Chrysler Group LLC on Wednesday delivered the first of 242 new compressed natural gas-fueled 2013 Ram 2500 pickups to the Oklahoma Department of Transportation and other state agencies.
The state's order is Chrysler's largest since it began producing CNG trucks in October.
Chrysler's Ram is the only CNG-powered pickup in North America built by an original equipment manufacturer. The bi-fuel trucks were built at Chrysler's heavy-duty truck plant in Mexico.
Gov. Mary Fallin took the keys to one of the trucks from Peter Grady, Chrysler's vice president of network development and fleet.
“Chrysler Group is delighted that we can deliver these unique Ram pickup trucks today to Gov. Fallin, a steadfast champion in the use of compressed natural gas vehicles in state fleets,” Grady said.
“Through the governor's tireless efforts to form a coalition of states, 13 Ram Truck dealers have landed contracts with 19 states to supply their fleets with the new Ram 2500 CNG pickup trucks,” he said.
Fallin led a bipartisan coalition of 22 states interested in adding more CNG vehicles to their fleets. Natural gas is a cheaper, cleaner fuel than gasoline or diesel.
“Converting the state's fleet to CNG will save taxpayers millions of dollars in fuel costs,” Fallin said. “The use of cleaner-burning CNG fuel is good for the environment and promotes Oklahoma-made natural gas, which in turn supports the creation of more Oklahoma jobs.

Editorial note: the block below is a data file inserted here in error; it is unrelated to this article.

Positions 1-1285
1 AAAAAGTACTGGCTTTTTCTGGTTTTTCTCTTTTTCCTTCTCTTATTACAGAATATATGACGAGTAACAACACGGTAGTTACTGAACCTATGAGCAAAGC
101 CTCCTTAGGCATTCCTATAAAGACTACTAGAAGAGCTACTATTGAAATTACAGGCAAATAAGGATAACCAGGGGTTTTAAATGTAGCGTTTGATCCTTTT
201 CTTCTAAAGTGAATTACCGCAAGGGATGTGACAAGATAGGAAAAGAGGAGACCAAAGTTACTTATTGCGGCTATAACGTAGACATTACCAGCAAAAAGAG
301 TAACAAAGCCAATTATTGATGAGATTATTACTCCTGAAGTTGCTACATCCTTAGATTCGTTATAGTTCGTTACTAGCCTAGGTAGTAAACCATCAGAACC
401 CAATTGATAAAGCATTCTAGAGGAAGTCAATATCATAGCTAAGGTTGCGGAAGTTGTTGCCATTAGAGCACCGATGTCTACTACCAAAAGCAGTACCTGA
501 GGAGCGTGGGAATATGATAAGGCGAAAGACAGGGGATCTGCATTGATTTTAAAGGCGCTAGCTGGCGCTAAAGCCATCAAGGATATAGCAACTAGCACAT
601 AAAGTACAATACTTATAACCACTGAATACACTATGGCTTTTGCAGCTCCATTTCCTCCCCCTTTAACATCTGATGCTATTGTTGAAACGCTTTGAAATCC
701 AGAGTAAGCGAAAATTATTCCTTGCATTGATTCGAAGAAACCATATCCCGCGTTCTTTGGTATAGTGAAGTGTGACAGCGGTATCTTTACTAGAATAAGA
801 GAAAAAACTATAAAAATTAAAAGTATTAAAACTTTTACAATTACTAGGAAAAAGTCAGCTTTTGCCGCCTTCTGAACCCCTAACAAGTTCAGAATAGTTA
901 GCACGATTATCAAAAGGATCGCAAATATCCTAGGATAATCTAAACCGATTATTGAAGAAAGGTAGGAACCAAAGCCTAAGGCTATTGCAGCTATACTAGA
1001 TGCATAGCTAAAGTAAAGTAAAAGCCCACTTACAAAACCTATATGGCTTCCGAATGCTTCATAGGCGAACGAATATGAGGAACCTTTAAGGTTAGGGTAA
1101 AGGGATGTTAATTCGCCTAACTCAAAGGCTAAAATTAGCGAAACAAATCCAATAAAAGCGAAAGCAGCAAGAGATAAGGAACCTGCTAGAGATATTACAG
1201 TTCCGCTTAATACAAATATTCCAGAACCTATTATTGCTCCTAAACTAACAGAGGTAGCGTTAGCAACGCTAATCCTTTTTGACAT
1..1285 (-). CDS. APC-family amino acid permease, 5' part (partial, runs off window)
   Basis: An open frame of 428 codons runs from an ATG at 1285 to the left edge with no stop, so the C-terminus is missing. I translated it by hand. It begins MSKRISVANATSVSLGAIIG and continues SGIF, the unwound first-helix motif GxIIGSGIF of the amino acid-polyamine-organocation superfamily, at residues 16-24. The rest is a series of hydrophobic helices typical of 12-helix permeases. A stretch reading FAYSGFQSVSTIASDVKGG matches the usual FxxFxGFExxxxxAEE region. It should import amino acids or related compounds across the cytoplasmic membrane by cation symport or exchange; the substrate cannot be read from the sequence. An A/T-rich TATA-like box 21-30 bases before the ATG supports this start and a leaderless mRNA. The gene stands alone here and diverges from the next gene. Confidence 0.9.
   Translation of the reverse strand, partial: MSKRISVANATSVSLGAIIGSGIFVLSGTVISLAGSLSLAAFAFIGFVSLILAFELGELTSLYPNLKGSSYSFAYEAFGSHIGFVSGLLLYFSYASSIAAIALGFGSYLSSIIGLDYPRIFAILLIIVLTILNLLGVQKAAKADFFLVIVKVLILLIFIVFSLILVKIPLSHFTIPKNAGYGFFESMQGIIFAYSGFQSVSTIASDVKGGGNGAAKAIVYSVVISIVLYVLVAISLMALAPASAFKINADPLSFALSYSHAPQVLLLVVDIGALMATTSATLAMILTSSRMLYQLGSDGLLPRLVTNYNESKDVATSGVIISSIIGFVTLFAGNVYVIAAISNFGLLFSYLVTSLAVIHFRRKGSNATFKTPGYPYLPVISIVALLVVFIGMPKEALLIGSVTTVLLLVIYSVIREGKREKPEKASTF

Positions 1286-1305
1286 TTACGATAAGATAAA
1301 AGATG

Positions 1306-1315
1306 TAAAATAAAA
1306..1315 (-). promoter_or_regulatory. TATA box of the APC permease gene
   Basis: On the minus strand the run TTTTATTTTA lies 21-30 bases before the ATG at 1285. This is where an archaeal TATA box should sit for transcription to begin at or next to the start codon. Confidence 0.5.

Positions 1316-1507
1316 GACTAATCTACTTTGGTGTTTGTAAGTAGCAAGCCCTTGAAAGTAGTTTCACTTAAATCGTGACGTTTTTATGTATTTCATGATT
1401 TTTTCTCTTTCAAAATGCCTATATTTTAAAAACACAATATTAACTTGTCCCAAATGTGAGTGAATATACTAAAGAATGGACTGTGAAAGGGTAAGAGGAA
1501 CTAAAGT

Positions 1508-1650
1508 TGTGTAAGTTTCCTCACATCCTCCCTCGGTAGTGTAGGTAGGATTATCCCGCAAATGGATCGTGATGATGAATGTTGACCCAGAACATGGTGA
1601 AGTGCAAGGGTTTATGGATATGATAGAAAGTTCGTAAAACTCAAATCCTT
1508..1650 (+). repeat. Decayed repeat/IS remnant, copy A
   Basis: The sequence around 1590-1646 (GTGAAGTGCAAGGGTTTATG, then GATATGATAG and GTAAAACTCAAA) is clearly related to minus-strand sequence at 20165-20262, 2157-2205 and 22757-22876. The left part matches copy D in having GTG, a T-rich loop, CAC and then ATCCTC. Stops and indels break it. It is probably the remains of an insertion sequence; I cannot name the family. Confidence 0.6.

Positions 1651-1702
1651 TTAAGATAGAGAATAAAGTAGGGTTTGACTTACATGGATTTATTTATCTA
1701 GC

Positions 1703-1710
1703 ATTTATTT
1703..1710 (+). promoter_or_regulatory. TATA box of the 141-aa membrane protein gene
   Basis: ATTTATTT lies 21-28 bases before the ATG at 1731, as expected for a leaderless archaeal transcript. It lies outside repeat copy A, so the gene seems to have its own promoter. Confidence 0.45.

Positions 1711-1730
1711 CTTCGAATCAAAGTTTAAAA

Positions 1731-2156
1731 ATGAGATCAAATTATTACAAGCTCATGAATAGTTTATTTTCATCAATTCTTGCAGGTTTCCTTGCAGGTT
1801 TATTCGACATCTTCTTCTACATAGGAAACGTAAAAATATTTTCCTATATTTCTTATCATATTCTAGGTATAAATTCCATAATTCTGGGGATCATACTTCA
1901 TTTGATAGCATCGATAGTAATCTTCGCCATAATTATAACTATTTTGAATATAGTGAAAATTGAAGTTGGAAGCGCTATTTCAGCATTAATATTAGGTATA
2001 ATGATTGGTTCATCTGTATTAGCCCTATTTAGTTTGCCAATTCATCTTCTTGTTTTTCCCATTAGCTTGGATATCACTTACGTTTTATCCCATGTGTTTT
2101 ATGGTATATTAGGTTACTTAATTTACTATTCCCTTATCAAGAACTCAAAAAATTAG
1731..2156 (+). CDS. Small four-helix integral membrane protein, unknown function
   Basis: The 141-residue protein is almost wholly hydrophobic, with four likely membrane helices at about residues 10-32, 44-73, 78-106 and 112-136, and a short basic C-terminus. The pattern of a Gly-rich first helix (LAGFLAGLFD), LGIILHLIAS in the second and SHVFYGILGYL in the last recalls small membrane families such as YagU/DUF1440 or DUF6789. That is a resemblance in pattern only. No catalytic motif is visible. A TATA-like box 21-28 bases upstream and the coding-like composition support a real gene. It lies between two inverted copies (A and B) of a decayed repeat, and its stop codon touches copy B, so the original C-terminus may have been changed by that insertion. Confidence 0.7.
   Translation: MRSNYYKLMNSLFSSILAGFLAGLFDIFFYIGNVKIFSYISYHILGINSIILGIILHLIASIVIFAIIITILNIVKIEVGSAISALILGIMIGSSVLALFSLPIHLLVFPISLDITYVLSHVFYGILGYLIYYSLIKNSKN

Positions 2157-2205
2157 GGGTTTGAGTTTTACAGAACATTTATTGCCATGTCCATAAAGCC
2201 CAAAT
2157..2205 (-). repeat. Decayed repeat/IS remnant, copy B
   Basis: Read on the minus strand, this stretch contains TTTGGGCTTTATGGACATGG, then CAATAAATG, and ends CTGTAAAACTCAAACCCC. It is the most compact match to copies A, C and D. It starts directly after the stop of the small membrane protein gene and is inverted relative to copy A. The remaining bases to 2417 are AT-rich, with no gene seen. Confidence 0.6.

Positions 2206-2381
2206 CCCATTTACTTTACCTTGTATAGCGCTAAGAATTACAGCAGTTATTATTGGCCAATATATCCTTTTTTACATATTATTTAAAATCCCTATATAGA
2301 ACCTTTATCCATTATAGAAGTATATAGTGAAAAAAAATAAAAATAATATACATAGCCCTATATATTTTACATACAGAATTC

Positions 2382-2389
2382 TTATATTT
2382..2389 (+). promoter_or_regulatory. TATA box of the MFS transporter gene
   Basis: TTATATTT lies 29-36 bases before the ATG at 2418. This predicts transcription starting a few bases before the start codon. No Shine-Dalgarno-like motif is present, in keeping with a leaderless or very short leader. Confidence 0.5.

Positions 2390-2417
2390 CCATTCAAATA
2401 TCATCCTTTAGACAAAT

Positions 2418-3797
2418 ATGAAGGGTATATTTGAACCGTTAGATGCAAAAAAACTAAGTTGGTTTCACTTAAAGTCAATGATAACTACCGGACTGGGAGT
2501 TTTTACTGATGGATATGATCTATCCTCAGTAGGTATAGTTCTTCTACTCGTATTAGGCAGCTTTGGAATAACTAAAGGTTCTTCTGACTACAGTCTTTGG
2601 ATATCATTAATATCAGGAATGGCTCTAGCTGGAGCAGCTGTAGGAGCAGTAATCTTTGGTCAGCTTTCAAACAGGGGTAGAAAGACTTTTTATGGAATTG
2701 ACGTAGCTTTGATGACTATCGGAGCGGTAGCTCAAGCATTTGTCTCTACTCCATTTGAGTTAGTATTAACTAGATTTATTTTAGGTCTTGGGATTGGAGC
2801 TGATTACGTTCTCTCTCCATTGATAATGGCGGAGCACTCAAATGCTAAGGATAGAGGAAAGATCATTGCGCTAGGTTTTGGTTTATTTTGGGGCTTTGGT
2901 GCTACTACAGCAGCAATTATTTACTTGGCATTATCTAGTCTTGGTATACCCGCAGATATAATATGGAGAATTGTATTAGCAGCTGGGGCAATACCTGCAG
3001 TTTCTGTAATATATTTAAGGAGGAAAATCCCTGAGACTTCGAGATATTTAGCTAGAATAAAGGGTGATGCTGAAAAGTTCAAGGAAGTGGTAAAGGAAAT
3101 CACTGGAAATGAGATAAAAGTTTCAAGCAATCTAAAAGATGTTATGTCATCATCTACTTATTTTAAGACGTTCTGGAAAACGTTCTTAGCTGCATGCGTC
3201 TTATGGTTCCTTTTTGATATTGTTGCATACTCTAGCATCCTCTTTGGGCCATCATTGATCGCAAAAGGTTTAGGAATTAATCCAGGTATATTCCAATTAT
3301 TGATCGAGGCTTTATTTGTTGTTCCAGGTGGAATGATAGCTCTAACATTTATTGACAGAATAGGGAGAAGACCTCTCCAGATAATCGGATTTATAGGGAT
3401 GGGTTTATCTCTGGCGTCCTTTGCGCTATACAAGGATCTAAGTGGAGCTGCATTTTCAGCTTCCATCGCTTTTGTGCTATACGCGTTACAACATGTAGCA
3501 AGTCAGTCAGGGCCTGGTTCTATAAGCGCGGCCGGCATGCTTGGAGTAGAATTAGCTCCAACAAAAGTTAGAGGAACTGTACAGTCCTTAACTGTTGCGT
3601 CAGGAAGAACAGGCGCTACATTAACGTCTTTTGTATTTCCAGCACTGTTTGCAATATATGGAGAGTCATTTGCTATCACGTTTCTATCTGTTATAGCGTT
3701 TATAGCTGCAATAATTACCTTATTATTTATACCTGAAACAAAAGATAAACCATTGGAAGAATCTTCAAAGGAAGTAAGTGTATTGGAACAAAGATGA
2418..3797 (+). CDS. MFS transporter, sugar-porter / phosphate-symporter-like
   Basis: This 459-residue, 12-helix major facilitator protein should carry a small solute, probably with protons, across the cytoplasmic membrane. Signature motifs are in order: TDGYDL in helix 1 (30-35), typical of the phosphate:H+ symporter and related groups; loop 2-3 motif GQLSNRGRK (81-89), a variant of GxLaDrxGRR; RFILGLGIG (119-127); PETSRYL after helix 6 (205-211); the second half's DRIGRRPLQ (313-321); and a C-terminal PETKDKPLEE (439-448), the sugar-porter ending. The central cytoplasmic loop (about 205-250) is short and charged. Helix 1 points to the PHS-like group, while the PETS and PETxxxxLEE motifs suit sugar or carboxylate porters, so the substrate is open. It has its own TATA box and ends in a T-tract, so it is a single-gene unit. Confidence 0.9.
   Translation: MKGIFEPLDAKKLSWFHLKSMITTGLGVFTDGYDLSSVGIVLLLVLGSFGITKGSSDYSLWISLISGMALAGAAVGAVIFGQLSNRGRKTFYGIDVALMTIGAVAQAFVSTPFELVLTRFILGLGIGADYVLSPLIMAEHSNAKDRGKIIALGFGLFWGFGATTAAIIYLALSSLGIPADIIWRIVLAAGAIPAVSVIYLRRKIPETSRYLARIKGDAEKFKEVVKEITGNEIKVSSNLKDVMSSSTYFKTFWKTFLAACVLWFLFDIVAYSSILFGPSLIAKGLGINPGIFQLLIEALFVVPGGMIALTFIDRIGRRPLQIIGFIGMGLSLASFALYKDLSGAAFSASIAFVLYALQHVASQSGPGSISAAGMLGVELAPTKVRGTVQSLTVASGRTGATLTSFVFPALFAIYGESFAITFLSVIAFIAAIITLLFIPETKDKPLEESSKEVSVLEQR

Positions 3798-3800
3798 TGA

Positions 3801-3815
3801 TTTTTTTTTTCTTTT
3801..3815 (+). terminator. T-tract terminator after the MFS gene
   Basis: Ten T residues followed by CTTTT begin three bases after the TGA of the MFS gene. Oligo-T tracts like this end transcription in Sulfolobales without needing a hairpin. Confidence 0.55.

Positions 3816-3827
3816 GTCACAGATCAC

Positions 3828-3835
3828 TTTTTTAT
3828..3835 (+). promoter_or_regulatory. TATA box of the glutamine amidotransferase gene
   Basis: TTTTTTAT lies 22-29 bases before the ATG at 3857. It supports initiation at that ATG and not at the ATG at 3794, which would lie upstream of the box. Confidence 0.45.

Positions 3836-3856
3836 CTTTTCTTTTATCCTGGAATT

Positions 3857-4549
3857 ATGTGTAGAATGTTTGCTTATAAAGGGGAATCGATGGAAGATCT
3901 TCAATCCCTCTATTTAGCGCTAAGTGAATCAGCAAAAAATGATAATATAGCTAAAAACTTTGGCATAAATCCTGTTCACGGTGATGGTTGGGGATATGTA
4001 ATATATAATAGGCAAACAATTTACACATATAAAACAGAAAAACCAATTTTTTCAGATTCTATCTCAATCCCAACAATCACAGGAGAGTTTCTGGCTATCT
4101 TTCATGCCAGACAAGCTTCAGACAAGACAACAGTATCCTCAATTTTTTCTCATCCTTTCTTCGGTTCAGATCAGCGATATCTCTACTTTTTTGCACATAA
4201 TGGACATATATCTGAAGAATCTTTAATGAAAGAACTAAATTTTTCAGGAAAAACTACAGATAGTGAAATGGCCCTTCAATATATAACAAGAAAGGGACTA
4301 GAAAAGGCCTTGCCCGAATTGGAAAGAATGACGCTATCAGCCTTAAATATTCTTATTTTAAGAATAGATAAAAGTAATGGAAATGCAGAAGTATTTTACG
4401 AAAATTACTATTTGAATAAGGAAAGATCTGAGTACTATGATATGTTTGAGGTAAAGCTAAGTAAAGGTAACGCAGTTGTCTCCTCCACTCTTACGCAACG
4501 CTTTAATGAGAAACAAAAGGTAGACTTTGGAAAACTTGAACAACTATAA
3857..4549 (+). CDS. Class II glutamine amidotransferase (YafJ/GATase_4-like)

“Our multistate bidding process was aimed at encouraging automakers to provide states with more affordable and more functional CNG vehicles.”
Grady said the states' interest in natural gas speed up the development of its CNG vehicles, leveraging its alliance with Italian automaker Fiat.
“We, as a company, see the future with compressed natural gas,” he said.
Chrysler engineered its CNG trucks so they can be built alongside gasoline and diesel trucks, rather than being converted to run on natural gas by a third party.
“It's a much more efficient way to do it,” Grady said.
The Ram pickups are bi-fuel vehicles, with natural gas as the primary fuel source. They have capacity of 18.2 gallons of CNG and 8 gallons of gasoline, switching seamlessly between the two as needed.
The trucks delivered Wednesday to the Transportation Department were purchased through John Vance Motors in Guthrie. They will be used primarily as service trucks on the state's roads and highways.
“These are heavy-duty trucks and we have highway crews in every county in the state who will put them to work immediately,” Oklahoma Secretary of Transportation Gary Ridley said in a statement.